Automated border detection enables real-time tracking of left ventricular (LV) volume by 2-dimensional transthoracic echocardiography. This technique has not been previously compared with simultaneously measured continuous LV volumes at rest or during transients in humans. We performed 18 studies in 16 patients (age 50 ± 15 years, range 22 to 70; election fraction 63 ± 20%, range 15% to 85%) in which continuous LV volumes acquired by digital echo quantification (DEQ) were compared with simultaneous conductance catheter volume obtained by cardiac catheterization. Both volume signals were calibrated by thermodilution-derived cardiac output and ventriculogram- derived ejection fraction. Volume traces acquired at rest were averaged to generate o comparison cycle. The averaged volume waveforms acquired by DEQ and by conductance catheter were similar during all phases of the cardiac cycle and significantly correlated (conductance catheter = slope · DEQ + intercept, slope = 0.94 ± 0.09, intercept = 5 ± 8 ml, r2 = 0.86 ± 0.12, all p <0.0001). Steady-state hemodynamic parameters calculated using either averaged volume signal were significantly correlated. Transient obstruction of the inferior vena cava yielded a 45 ± 13% decrease in end-diastolic volume. Successful recordings of DEQ volume during preload reduction were obtained in only 50% of studies. End-diastolic volumes from the 2 methods were significantly correlated (mean slope 0.88 ± 0.31, mean intercept 14 ± 37 ml, average r2 = 0.89 ± 0.11, all p <0.01), as were end-systolic volumes: mean slope 0.80 ± 0.43, intercept = -20 ± 26 ml, r2 = 0.67 ± 0.18, all p <0.05). We conclude that automated border detection technique by DEQ is reliable for noninvasive, transthoracic, continuous tracking of LV volumes at steady state, but has limitations in use during preload reduction maneuvers in humans.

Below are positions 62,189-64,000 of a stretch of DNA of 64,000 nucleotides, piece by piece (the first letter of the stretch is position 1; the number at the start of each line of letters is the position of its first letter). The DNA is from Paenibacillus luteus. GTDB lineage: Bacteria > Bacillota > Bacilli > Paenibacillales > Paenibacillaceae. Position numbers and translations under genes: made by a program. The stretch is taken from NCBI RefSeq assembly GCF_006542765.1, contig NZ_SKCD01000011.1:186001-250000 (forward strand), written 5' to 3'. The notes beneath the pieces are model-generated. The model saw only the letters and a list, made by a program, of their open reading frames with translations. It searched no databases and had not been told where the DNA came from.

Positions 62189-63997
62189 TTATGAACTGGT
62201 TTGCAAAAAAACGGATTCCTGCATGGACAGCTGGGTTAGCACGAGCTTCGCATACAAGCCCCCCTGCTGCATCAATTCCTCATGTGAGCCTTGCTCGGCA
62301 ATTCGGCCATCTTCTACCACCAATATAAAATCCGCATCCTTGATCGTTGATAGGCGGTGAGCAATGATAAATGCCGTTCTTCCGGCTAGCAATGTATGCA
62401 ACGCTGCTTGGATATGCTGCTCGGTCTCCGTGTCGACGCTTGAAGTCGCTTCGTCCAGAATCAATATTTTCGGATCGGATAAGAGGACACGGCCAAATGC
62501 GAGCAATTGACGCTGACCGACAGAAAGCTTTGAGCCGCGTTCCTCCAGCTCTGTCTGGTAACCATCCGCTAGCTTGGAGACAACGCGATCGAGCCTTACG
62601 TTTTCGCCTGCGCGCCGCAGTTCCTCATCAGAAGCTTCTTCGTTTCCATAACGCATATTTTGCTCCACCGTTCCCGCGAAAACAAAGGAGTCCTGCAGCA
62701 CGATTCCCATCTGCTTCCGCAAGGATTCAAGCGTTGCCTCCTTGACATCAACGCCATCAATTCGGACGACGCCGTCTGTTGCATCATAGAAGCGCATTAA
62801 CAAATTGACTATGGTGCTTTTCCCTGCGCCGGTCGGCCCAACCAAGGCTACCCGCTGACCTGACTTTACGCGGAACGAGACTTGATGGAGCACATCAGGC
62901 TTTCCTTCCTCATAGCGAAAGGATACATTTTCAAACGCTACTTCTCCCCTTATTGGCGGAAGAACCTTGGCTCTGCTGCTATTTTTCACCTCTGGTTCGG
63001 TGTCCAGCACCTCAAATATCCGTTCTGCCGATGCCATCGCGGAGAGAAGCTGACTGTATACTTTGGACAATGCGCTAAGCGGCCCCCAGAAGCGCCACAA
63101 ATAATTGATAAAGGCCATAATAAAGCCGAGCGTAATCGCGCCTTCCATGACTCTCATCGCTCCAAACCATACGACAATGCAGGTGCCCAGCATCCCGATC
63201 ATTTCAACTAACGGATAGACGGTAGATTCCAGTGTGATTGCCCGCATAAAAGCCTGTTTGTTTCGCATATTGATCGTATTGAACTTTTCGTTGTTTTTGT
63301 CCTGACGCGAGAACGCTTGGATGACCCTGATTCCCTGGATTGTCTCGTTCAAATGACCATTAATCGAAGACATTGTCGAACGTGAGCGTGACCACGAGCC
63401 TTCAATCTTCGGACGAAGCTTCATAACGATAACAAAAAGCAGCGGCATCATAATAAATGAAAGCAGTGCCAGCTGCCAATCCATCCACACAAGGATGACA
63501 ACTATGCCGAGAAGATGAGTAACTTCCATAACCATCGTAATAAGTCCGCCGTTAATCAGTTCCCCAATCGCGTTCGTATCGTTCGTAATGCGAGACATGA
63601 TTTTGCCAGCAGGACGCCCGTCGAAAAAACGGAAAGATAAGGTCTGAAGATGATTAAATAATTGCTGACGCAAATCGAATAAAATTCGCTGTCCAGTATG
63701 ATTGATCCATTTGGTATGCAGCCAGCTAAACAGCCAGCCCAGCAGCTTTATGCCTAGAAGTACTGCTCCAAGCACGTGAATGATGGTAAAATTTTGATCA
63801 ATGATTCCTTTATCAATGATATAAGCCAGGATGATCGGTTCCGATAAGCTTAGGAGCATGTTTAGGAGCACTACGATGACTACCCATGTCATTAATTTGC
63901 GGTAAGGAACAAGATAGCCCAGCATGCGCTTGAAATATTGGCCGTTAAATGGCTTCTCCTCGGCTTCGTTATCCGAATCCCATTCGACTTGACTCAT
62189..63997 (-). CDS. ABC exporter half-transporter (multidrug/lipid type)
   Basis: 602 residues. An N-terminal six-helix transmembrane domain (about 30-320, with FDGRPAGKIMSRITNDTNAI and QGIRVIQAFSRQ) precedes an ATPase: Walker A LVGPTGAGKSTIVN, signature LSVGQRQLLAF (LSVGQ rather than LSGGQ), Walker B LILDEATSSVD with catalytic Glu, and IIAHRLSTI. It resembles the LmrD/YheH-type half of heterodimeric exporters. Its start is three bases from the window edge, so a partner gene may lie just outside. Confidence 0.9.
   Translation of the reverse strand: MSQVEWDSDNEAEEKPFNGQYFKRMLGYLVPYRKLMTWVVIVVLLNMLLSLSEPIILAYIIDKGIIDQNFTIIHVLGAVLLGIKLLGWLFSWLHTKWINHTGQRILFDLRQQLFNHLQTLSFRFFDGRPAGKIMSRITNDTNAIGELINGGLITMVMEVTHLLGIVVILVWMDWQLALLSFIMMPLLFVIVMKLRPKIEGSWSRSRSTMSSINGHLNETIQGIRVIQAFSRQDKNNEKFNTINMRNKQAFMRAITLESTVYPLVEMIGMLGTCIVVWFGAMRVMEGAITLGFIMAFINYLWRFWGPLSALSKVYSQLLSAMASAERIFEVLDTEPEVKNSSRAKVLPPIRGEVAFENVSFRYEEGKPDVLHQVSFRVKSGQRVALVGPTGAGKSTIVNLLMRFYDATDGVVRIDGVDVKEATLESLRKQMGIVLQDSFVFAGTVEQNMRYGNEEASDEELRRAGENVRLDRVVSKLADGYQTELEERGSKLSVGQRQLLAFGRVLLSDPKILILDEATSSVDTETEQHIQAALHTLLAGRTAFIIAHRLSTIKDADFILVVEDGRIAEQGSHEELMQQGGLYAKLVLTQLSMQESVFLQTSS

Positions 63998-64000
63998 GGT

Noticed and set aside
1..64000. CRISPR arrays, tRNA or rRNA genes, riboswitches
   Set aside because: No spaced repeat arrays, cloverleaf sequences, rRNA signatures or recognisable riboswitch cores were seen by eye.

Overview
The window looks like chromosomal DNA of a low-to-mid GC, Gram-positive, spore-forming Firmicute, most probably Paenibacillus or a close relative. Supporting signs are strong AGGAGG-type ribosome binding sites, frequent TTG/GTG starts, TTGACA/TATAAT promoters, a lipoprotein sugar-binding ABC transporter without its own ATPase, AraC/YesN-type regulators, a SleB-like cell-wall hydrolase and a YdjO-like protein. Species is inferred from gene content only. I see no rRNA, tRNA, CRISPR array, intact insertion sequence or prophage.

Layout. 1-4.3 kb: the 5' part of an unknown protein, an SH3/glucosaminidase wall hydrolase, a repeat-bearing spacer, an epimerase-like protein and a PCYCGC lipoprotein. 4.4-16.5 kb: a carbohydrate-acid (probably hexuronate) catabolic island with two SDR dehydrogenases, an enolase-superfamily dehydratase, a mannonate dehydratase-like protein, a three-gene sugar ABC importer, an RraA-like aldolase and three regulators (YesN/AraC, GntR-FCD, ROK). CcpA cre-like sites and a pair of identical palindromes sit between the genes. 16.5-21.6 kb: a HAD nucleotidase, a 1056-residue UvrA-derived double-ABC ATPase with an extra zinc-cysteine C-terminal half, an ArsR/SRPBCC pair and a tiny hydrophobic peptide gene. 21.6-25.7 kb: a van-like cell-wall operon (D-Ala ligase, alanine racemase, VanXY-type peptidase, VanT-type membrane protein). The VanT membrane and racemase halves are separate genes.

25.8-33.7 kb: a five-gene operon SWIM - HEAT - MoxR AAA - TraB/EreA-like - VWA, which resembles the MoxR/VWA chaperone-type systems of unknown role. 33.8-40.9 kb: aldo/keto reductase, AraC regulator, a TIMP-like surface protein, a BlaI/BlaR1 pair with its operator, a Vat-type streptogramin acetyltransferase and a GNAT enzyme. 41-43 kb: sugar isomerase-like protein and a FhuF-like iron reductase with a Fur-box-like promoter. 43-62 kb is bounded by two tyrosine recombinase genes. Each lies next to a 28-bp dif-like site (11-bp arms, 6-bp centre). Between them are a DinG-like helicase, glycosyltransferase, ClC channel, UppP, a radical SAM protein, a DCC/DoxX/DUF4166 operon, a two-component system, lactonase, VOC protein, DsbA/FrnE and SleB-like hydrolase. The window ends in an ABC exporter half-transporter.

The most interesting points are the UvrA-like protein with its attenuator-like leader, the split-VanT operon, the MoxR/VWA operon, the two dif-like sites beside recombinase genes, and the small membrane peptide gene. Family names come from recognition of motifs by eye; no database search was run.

ASJC Scopus subject areas
- Cardiology and Cardiovascular Medicine